Keep in mind that the information will only indicate the total number of days the legislator certified he or she was at the Statehouse each week during 2013. Legislators are not required to list the specific days they were at the Statehouse.

If you have any questions about the process, contact Mary Wilkins at 617-367-3900, x621.

This week’s report follows:

With today’s edition, (name of newspaper) begins coverage of the 2014 Massachusetts legislative session by our weekly Beacon Hill Roll Call report. This feature is a clear and concise compilation of the voting records of local state representatives and senators on Beacon Hill.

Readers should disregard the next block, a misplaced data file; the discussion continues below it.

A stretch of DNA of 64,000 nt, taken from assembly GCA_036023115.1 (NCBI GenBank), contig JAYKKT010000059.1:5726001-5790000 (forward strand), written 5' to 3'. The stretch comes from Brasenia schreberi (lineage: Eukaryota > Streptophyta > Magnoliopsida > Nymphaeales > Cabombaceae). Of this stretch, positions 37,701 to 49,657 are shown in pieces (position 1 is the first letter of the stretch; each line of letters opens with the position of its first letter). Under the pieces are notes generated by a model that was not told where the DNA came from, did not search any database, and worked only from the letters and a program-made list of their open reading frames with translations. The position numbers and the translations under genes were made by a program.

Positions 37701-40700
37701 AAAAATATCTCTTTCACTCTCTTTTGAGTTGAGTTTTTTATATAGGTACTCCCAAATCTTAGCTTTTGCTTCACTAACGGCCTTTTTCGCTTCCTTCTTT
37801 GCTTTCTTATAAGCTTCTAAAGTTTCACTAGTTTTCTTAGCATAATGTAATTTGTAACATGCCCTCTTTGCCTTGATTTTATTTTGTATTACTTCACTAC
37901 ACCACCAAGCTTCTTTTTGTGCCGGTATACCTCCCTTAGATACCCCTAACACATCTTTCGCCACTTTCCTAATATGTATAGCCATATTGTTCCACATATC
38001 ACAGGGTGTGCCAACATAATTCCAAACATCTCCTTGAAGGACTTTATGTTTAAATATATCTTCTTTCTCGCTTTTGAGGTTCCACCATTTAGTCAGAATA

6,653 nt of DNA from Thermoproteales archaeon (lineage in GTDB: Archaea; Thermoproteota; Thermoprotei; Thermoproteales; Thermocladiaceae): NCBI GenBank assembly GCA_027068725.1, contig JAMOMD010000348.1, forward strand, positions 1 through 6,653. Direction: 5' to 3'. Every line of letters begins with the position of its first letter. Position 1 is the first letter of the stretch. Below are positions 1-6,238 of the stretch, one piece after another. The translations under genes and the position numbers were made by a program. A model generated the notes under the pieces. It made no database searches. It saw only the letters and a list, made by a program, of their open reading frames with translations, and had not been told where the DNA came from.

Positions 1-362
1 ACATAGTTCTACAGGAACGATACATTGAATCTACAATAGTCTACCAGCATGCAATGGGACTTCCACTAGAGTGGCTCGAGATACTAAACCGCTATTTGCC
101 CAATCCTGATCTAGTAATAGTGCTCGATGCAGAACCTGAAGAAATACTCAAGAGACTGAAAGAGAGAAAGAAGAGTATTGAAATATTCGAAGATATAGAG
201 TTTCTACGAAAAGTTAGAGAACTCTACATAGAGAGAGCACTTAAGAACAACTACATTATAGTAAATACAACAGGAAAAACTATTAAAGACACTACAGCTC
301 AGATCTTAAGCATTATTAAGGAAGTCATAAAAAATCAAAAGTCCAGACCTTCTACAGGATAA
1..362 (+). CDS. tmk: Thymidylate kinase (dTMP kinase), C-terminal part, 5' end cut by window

Beacon Hill Roll Call provides an unbiased summary of bills and amendments, arguments from floor debate on both sides of the issue and each legislator’s vote or lack of vote on the matter. This information gives readers an opportunity to monitor their elected officials’ actions on Beacon Hill. Many bills are reported on in their early stages, giving readers the opportunity to contact their legislators and express an opinion prior to the measure being brought up for final action.

The feature “Also Up on Beacon Hill” informs readers of other important matters at the Statehouse.

Beacon Hill Roll Call is written by Bob Katzen, who has covered the Legislature for nearly 40 years. He has been providing this feature to hundreds of newspapers across the state since 1975.